Fries v. Fries

Annotate this Case

288 N.W.2d 77 (1980)

Mary S. FRIES, Plaintiff, Appellant and Cross-Appellee, v. Jacob M. FRIES, Defendant, Appellee and Cross-Appellant.

Civ. No. 9682.

Supreme Court of North Dakota.

January 24, 1980.

*78 Chapman & Chapman, Bismarck, for plaintiff, appellant and cross-appellee; argued by Daniel J. Chapman, Bismarck.

Freed, Dynes, Malloy & Reichert, Dickinson, for defendant, appellee and cross-appellant; argued by George T. Dynes, Dickinson.

PAULSON, Justice.

This is an appeal from a judgment of the Hettinger County District Court granting a divorce on the grounds of irreconcilable differences to Jacob M. Fries ["Jake"] and Mary S. Fries ["Mary"]. Mary raises three issues in her brief, and Jake has raised one issue on his cross-appeal. The issues raised are primarily concerned with the question of whether or not the district court erred in attempting to make an equitable division of the parties' marital property. We find no error and affirm the judgment of the district court.

This action was originally commenced against Jake by the filing of a summons and complaint on October 14, 1977, alleging that certain irreconcilable differences existed between Mary and Jake. The Hettinger County District Court issued its findings of fact, conclusions of law, and order for judgment on October 25, 1978. Judgment was entered on April 2, 1979.

Jake and Mary Fries were married on July 25, 1945, at Mott, North Dakota. Seven children were born as the issue of this marriage and all have attained legal age with the exception of Gerald, born on January 14, 1963.

*79 Jake and Mary lived together on their farm near Mott until October of 1968, when Mary moved to Bismarck. Mary left the farm home the morning after she was beaten by Jake upon her return home late from an evening bowling and visiting with women friends. Mary testified that, although the incident which caused her to move from their home was the only time Jake had ever hit her, she lived in constant fear of him since that time.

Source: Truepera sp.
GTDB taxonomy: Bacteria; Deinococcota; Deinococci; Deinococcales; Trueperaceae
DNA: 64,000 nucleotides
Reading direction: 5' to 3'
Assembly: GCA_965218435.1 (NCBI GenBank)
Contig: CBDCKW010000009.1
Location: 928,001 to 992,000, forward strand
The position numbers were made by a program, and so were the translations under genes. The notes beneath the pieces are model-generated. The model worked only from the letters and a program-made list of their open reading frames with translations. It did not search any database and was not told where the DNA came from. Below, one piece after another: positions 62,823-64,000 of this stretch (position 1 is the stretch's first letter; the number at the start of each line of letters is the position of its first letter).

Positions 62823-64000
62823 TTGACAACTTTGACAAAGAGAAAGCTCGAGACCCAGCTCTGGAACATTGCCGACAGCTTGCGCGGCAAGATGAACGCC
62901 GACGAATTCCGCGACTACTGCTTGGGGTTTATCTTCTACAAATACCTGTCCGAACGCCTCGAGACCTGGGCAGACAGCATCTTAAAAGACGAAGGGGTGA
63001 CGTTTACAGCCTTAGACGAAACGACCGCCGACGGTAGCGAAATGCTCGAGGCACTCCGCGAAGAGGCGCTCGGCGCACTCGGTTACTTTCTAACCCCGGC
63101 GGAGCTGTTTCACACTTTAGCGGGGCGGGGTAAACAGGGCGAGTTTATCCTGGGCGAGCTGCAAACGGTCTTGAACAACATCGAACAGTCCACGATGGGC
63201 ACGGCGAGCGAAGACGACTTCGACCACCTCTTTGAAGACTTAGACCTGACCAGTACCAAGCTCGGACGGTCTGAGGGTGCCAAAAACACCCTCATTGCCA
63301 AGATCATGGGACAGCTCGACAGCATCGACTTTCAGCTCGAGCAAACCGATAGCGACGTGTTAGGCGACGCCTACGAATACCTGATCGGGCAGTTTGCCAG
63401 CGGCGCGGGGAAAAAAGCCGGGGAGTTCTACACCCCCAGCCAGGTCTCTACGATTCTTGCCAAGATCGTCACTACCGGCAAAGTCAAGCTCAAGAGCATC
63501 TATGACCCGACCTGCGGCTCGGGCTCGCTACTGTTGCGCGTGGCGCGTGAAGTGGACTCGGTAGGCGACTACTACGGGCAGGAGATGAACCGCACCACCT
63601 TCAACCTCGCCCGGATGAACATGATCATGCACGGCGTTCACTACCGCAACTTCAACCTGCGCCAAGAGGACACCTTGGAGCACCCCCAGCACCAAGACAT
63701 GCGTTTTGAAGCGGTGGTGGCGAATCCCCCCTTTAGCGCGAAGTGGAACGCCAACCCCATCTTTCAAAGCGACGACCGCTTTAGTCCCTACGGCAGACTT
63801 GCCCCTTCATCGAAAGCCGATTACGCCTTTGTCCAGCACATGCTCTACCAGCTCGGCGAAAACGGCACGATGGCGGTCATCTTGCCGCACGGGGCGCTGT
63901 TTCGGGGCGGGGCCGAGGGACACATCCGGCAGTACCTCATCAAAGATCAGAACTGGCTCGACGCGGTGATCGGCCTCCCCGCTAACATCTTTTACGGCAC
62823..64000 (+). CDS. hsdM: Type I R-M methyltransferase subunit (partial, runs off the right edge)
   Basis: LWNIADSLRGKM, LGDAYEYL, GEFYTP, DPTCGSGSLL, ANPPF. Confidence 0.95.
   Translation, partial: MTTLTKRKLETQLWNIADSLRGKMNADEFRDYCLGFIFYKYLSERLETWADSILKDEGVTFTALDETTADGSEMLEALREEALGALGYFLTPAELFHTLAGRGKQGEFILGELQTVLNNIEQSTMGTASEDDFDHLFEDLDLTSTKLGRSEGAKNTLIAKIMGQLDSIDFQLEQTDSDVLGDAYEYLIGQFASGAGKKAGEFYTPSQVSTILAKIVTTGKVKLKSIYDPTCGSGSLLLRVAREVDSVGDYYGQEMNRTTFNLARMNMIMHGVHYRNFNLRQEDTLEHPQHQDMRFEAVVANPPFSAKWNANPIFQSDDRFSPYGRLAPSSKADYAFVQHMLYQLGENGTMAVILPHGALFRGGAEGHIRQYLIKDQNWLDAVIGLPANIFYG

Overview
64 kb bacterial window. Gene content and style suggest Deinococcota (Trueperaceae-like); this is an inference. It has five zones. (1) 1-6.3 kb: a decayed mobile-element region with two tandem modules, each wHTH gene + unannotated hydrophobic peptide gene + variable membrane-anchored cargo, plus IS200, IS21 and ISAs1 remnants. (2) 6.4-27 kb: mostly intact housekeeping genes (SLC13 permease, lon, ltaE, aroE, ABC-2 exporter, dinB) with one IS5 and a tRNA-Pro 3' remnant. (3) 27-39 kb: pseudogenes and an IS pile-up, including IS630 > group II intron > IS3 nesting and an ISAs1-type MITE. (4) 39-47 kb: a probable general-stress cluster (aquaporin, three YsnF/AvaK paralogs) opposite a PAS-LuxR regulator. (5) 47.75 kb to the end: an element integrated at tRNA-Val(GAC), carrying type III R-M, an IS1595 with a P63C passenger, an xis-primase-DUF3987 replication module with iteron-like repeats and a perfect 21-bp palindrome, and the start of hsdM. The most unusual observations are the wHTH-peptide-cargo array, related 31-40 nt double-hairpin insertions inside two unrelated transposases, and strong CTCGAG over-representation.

Some ten months after the beating, Jake and Mary reconciled, although each continued to maintain a separate home. Jake would reside on the farm during the months when there was farm work to do, and he would live with Mary in her Bismarck residence in the winter months. This dual residence arrangement, the cost of which was in excess of Jake's and Mary's income, continued for several years.

On this appeal, Mary raises the following three issues:

(1) Where the trial court awarded a quarter section of land owned by the parties to Mary, but ordered that it be rented back to Jake at an amount making it economically impossible to sell the same, has an equitable division been achieved?

(2) Is the determination of the court with respect to property division clearly erroneous, particularly when it appears that no consideration has been given to the fact that the breakup of the marriage is clearly the fault of Jake?

(3) Where the trial court gave custody of the minor child to Mary, but only allows $75.00 for child support three months out of the year, is this an abuse of discretion?

On his cross-appeal, Jake raises the following issue:

(1) Did the district court err in failing to consider, in connection with the property settlement, the chose in action of Mary Fries for personal injury? In connection therewith was it error to deny the appellee's motion for interlocutory judgment made for the purpose of permitting the consideration of said chose in action as one of the items of property owned by the parties and to be considered in the property settlement?

An examination of the four issues reveals that three of the four issues raise the question of whether or not there was an equitable division of property made by the trial court. This court has said on several occasions that the question of whether or not an equitable division of property has been achieved is a question of fact. Nastrom v. Nastrom, 284 N.W.2d 576 (N.D. 1979); Hultberg v. Hultberg, 259 N.W.2d 41 (N.D.1977); Haugeberg v. Haugeberg, 258 N.W.2d 657 (N.D.1977); Kostelecky v. Kostelecky, 251 N.W.2d 400 (N.D.1977); Larson v. Larson, 234 N.W.2d 861 (N.D.1975); Bellon v. Bellon, 213 N.W.2d 376 (N.D.1973); Novlesky v. Novlesky, 206 N.W.2d 865 (N.D. 1973). The findings of the trial court on the matter of property division will not be set aside unless clearly erroneous. Rule 52(a), North Dakota Rules of Civil Procedure. As this court recently said, in Nastrom, supra 284 N.W.2d at 580: